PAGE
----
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March 1952

DETECTION OF INTRAOCULAR TUMORS WITH RADIOACTIVE PHOSPHORUS: A Preliminary Report with Special Reference to Differentiation of the Cause of Retinal Separation

Author Affiliations

From the Department of Surgery, Division of Ophthalmology, and the Department of Radiology, Western Reserve University School of Medicine and University Hospitals.

AMA Arch Ophthalmol. 1952;47(3):276-286. doi:10.1001/archopht.1952.01700030284002

IN RECENT studies, we have found that measurement of the uptake of radioactive phosphorus in tumor tissue can be applied as a valuable test to aid in the diagnosis of intraocular tumors in cases in which the clinical ophthalmologic evidence as to the cause of retinal separation is not conclusive. This test to date has been used in eight cases of possible tumor and has proved fairly successful. Because of the definite, although unexploited, value of the test, and because of the relatively small number of tumors which are seen, it was decided that a preliminary report should be submitted at this time.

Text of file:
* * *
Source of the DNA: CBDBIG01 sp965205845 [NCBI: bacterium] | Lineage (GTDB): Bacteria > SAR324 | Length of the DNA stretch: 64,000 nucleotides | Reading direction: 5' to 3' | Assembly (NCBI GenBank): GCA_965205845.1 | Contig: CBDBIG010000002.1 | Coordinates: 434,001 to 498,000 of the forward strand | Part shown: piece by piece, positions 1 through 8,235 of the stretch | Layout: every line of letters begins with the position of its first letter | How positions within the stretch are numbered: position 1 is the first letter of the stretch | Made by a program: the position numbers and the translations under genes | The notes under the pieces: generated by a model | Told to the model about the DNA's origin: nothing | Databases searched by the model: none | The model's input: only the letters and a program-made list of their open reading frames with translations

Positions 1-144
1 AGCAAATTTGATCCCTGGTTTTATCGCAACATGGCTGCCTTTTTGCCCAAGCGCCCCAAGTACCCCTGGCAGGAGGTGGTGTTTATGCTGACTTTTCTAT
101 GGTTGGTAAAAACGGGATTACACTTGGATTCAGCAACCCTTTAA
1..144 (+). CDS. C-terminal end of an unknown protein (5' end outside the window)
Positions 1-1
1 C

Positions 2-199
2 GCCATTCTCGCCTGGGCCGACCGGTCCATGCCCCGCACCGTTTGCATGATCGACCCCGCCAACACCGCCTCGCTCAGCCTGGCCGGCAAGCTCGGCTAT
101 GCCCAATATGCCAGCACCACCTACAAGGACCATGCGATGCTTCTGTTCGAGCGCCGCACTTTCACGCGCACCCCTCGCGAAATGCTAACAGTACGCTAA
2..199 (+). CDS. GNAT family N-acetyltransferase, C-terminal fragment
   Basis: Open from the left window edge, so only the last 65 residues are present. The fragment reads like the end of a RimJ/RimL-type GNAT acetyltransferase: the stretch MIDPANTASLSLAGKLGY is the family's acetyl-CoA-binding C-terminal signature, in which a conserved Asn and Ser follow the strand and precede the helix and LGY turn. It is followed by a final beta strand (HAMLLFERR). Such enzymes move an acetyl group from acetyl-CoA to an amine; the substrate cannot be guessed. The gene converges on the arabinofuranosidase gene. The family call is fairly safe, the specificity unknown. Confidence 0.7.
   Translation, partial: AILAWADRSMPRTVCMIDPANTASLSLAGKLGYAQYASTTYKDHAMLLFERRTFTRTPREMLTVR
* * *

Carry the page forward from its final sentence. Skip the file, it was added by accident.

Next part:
BACKGROUND  The use of radioactive material for the localization of tumors has assumed increasing importance in recent years. In 1946, Low-Beer1 proposed the use of radioactive phosphorus in diagnosis and localization of breast tumors. Moore and associates2 noted a consistent affinity of brain tumors for

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